This wave of new characters stepping into Marvel’s most popular superhero roles began with the announcement of a female Thor on The View, followed shortly after by the announcement of Sam as Captain America on The Colbert Report, and there was major momentum behind the marketing for these changes. But things quickly got jumbled with the launch of Secret Wars, a crossover event that ended all of Marvel’s ongoing series, including the recently launched solo titles for Jane and Sam. Those series came back with new #1 issues after Secret Wars, but Sam quickly became the secondary Captain America with the return of Steve Rogers. Jane was able to stay in the spotlight for longer, but the conclusion of her Thor run feels like the endpoint for this legacy-heavy era, especially because Marvel’s new Fresh Start initiative begins the following week.
Jason Aaron is the writer of Marvel’s first Fresh Start series, Avengers, which has Odinson back in the Thor role and reuniting with his old buddies Captain America and Iron Man. This week’s first issue is a by-the-numbers superhero team debut, setting up the different cast members before they’re brought together against one central threat. The emotional core of the story relies on the reader being invested in seeing the Avengers trinity back together, but there isn’t much justification for going back to the old guard other than this is how it must be. Translation: These are the most popular versions of these characters, so they should be back in action and working together.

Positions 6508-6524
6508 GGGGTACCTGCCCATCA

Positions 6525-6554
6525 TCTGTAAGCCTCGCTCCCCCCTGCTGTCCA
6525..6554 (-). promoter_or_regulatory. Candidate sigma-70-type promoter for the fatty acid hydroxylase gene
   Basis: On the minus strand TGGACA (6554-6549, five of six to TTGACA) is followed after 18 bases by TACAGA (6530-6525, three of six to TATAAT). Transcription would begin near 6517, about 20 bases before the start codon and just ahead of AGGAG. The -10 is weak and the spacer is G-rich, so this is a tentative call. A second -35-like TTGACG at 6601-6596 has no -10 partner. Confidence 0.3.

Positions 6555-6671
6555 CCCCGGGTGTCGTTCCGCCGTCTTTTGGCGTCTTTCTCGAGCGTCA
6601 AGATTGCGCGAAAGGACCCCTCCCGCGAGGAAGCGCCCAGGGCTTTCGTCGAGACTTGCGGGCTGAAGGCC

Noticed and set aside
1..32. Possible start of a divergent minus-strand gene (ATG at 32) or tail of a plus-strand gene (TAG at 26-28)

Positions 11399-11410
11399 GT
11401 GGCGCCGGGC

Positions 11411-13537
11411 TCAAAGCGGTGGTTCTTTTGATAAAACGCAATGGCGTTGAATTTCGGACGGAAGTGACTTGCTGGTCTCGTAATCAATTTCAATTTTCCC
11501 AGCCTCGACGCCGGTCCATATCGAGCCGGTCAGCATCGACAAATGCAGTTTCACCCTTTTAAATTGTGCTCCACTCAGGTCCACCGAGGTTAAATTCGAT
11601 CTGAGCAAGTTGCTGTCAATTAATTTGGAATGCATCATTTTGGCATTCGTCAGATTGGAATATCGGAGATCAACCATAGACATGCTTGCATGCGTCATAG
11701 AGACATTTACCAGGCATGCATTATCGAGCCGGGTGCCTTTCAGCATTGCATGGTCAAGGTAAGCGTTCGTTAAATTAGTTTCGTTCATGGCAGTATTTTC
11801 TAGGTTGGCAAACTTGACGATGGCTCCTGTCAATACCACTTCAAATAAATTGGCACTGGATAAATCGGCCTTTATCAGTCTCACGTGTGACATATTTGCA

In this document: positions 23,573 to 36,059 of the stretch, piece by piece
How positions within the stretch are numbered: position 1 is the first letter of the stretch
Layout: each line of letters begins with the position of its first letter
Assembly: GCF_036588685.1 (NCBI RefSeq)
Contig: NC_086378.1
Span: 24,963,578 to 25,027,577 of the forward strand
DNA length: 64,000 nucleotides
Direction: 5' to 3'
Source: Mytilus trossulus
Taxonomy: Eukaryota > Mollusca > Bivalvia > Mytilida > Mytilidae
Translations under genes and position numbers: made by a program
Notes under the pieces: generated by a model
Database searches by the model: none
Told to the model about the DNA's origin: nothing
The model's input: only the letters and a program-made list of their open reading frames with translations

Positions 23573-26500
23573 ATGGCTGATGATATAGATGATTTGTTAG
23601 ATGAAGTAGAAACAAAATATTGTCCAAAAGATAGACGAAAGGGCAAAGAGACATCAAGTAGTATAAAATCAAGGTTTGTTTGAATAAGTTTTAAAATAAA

It’s still early, but the plot of this new Avengers is very basic. So basic that there’s another major superhero release this week with the same general concept and ending. In Avengers, a group of heroes is brought together because dead Celestials are raining from the sky, signaling the arrival of a bunch of different giant cosmic bad guys who are about to wreak havoc on Earth. Meanwhile, in DC Nation #0, the Justice League has broken into four smaller squads with characters from all across the DC Universe, fighting giant cosmic bad guys who have broken through the Source Wall and are about to wreak havoc on Earth. That Justice League story, written by Scott Snyder, James Tynion IV, Joshua Williamson, and Brian Michael Bendis with art by Jorge Jiménez and Alejandro Sanchez, takes a different approach, because it’s a teaser instead of the first chapter, showing readers of the 25-cent DC Nation one-shot what they can expect when the Justice League: No Justice miniseries reaches fever pitch. It’s concerned with big, cool moments—Superman throws Starro! The Atom rides a Batarang!—instead of setting the groundwork for why these characters are together like Avengers #1.
Aaron is continuing his six-year run on Thor while taking charge of the Avengers, and Jane’s story was only act two of three. There’s still a giant war across the nine realms that needs to be stopped, and a new Thor #1 debuts next month, reuniting Aaron with his Secret Wars: Weirdworld collaborator Mike Del Mundo, whose digitally painted artwork takes this story in a very different direction. Jane’s story isn’t quite done yet either, and this month’s Mighty Thor: At The Gates Of Valhalla one-shot has Jen Bartel and Ramon Perez joining Aaron for one last tribute to Jane’s hammer time. It’s a run that deserves to be celebrated, and there’s always the possibility that Jane will fly once more when she beats her cancer. “The skies aren’t going anywhere,” Jane says at the end of her final issue. “And neither am I.”